Not the least of these difficulties, of course, in the case of the lands in and around those of the Ganges and Brahmaputra rivers.
And the rest of the 700 or so rivers, tributaries, and distributaries of the Ganges, especially is the simple depth of the annual deposits of flood borne alluvium.
And today, politics also plays its own part in revelation, and even suppression.
Ironic, indeed, that the lands that so clearly gave birth to beliefs to which over 5% of the world’s population today still adhere, should be ruled by adherents of different beliefs!
All of which would probably have seemed absurd to the denizens of Paharpur, throughout much of its life.
It may well not be without significance that Paharpur stands in by far the largest compound, and is easily the largest Buddhist site in the Indian sub-continent.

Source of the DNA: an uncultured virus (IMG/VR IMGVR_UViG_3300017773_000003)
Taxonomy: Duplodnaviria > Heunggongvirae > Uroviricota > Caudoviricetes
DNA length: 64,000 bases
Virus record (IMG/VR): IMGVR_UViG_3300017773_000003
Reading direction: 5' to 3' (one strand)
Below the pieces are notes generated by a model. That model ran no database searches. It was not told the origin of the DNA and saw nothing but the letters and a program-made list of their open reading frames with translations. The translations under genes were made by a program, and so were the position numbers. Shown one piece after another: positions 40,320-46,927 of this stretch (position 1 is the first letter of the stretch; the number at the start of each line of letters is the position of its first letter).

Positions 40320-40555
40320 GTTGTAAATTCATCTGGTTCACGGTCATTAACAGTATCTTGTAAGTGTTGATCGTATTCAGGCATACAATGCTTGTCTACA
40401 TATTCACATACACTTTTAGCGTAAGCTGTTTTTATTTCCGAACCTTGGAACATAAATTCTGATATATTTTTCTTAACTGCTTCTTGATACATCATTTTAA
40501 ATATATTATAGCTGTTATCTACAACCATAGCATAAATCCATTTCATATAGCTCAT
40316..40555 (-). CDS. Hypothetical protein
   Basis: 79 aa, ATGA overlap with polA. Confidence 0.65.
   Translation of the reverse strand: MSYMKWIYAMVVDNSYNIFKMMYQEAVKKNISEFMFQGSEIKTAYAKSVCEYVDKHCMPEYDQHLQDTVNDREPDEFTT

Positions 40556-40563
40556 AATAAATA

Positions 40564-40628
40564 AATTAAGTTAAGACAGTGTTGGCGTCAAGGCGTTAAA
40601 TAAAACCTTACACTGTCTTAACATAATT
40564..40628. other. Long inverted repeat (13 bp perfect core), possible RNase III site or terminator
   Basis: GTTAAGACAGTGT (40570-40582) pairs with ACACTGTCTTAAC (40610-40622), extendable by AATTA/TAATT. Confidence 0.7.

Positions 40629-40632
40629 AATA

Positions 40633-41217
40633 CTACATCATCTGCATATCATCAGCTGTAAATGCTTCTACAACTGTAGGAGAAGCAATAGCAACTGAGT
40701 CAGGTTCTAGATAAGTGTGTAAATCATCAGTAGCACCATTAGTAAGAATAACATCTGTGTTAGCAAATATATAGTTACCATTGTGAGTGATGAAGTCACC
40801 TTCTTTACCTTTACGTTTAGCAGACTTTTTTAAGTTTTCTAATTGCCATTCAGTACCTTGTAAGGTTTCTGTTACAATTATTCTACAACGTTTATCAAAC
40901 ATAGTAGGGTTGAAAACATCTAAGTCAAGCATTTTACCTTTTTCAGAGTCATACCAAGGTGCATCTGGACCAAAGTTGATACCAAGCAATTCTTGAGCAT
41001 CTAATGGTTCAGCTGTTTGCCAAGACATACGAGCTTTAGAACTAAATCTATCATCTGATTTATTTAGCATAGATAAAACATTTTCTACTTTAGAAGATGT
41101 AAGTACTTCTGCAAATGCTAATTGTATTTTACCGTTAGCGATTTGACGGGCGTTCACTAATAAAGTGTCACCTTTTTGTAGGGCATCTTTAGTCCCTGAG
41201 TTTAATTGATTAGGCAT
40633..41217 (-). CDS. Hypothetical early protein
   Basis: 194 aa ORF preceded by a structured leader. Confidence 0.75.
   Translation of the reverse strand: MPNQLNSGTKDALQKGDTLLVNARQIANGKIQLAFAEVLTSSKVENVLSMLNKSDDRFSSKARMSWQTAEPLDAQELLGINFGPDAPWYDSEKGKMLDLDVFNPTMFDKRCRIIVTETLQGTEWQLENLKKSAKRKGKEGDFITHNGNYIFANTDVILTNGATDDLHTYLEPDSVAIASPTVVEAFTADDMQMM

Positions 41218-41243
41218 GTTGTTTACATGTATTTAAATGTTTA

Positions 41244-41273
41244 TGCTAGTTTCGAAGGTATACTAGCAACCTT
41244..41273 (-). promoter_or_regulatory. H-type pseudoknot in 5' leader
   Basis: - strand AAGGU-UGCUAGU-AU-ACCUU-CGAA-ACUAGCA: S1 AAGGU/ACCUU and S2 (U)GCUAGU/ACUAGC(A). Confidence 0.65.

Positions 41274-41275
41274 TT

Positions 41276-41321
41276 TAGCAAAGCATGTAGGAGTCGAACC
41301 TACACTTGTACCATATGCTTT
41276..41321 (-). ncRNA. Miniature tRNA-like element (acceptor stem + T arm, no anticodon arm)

Close to the origins of Buddhism, just across today’s border and the ancient capital of the Mauryan Empire, it was even closer to the roots of both Gupta and Pala Empires, in which it conspicuously flourished.
Despite the somewhat half-hearted endeavours of today’s Indians to “talk up” Vihara on their own lands for the sake of tourist income, there may well be every reason to suppose that, in fact, Paharpur, Somapara Mahavihara, was in fact, from early times, the most influential and powerful in the complexities of the Buddhist faith, of the great five.
Paharpur, a historic root for Bangladesh to cherish, and to take pride in.
Tim Steel is a communications, marketing and tourism consultant.